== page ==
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Ammon Wins NSF Grant To Pursue Networking Technologies for Public Safety

The city of Ammon, Idaho, continues to garner more recognition and opportunities from its unfolding municipal fiber network.

In a recent news release, Ammon officials announced the city received approximately $600,000 from the National Science Foundation (NSF) to partner with the University of Utah. They will research and develop a series of next-generation networking technologies supporting public safety. 

Pursuing SafeEdge

Called SafeEdge, the nearly initiative will give Ammon residents connected to the city's network the opportunity to participate in the initiative to develop applications such as broadband public emergency alerts. 

Ammon officials said a major focus of the research will be to evaluate the “feasibility of mixing public safety applications with other applications and services,” such as consumer streaming and data sharing, remote classroom access, and dynamic access to judicial functions, including remote arraignments and access to legal representation.

The city added “It is expected that this open access/multiservice approach will improve the economic feasibility of deploying broadband services in small and rural communities by allowing a variety of services to be deployed across the same infrastructure, while at the same time ensuring that public safety applications can function in this environment.”

Three-year Project

The National Science Foundation and US Ignite, an initiative promoting U.S. leadership in developing and implementing next-generation gigabit applications that can be used for social good, are providing nearly $600,000 in funding over a three-year period for the Ammon project. About $235,000 of that funding will go to Ammon as sub awardee, the city said. The project period runs from Oct. 1, 2016 to September 30, 2019.

Other Honors 

The NSF grant to Ammon is the latest honor for the city’s municipal fiber network activities.  In mid-2015, the city won first place in the National Institute of Justice’s (NIJ) Ultra-High Speed Apps competition, which encouraged software developers and public safety professionals to use public data and ultra-high speed systems to create apps to improve criminal justice and public safety operations. We reported that Ammon’s application used gunshot detection hardware and a school’s existing camera system. The School Emergency Screencast Application provides the location of gunshot fire for first responders and transmits live-video and geospatial information so they know what to expect and where to concentrate efforts.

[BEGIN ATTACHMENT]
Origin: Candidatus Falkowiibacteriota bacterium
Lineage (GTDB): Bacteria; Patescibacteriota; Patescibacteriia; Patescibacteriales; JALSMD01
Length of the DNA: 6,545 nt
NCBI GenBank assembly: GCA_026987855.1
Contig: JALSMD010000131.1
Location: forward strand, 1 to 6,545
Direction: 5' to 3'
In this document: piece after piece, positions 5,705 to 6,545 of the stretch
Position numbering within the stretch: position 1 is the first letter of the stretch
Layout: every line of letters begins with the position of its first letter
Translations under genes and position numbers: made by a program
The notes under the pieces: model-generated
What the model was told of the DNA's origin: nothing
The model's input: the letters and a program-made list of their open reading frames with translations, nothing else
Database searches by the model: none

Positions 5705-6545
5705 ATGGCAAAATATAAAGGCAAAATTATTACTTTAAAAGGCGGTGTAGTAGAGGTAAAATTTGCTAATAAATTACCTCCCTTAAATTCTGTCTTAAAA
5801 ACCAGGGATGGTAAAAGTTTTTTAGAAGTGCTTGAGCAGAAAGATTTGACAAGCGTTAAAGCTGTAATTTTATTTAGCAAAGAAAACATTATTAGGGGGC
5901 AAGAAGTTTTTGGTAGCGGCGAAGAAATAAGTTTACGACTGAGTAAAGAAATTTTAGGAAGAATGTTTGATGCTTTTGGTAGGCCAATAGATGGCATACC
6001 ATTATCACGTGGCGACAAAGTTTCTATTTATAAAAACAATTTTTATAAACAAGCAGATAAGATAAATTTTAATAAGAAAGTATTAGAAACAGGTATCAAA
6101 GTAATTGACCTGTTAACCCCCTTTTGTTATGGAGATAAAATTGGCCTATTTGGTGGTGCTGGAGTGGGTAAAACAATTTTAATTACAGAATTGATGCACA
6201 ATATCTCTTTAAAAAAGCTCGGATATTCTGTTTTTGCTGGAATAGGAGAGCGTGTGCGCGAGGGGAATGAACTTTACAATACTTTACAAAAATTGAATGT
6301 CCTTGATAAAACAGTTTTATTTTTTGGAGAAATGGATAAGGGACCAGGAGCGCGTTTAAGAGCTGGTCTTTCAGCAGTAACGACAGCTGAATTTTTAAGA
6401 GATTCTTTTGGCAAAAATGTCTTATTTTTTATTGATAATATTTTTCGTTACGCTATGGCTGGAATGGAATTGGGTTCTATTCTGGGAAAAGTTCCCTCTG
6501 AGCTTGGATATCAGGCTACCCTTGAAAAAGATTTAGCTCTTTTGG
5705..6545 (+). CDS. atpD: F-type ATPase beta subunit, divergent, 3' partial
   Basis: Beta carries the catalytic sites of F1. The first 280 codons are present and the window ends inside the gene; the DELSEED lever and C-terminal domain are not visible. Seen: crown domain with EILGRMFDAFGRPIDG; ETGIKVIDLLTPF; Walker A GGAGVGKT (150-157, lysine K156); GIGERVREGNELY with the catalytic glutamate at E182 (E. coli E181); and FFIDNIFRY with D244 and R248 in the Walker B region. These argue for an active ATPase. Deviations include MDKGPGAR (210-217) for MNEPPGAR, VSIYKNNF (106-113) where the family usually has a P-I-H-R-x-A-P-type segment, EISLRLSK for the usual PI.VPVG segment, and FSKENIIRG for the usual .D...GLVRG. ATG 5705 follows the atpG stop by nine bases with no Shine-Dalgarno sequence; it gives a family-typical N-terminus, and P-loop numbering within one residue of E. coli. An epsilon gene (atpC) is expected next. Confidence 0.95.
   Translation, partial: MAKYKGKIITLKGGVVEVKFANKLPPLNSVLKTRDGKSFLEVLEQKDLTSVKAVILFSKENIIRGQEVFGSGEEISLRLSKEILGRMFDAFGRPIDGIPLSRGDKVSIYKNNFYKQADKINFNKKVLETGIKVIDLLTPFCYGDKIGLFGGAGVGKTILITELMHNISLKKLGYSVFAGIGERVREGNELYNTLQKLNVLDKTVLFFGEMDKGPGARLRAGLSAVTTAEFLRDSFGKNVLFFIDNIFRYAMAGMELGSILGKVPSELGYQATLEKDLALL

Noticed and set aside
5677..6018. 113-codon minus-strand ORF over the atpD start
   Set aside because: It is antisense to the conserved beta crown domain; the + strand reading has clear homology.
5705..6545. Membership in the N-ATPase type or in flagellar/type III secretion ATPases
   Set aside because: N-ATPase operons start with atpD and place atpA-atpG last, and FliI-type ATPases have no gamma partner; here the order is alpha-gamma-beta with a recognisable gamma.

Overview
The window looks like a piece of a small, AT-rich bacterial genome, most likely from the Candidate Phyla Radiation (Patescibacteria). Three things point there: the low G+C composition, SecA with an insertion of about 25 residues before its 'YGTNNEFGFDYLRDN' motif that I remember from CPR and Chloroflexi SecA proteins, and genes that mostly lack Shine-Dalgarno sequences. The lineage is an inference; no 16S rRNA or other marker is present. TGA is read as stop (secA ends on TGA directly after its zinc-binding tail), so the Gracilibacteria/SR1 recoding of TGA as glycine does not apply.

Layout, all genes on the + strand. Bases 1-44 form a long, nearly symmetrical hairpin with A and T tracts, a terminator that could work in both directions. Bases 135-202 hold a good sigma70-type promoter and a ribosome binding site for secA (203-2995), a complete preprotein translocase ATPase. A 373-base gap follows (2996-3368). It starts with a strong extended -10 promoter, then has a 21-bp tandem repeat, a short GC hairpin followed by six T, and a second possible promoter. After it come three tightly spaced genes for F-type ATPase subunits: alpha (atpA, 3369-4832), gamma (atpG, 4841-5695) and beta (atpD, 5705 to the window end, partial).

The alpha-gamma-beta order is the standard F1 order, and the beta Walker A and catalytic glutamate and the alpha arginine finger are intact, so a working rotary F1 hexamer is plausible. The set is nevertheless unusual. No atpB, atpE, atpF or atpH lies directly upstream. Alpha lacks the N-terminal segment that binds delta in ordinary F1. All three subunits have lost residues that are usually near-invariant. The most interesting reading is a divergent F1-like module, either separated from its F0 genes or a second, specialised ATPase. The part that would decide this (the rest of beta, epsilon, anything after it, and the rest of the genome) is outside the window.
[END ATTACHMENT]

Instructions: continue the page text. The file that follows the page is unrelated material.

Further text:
Meanwhile, just two months ago, the National Association of Telecommunications Officers and Advisors (NATOA) named Ammon’s open access network the 2016 Community Broadband Project of the Year at its annual awards event.

Learn more about Ammon's network, and their public safety efforts in our video:

Loveland On The Trail Of Better Connectivity

Loveland, Colorado, was one of nearly 50 communities that voted to opt out of SB 152 last fall. Ten months later, they are working with a consultant to conduct a feasibility study to assess current infrastructure and determine how best to improve connectivity for businesses and residents.

Examining Assets, Analyzing Options

According to the Request for Proposals (RFP) released in April, the city has some of its own fiber that’s used for traffic control. Loveland also uses the Platte River Power Authority (PRPA) fiber network but wants to enhance service all over the community, focusing on economic development, education, public safety, healthcare, and “overall quality of life.” Community leaders also want recommendations on which policies would encourage more and better service throughout Loveland.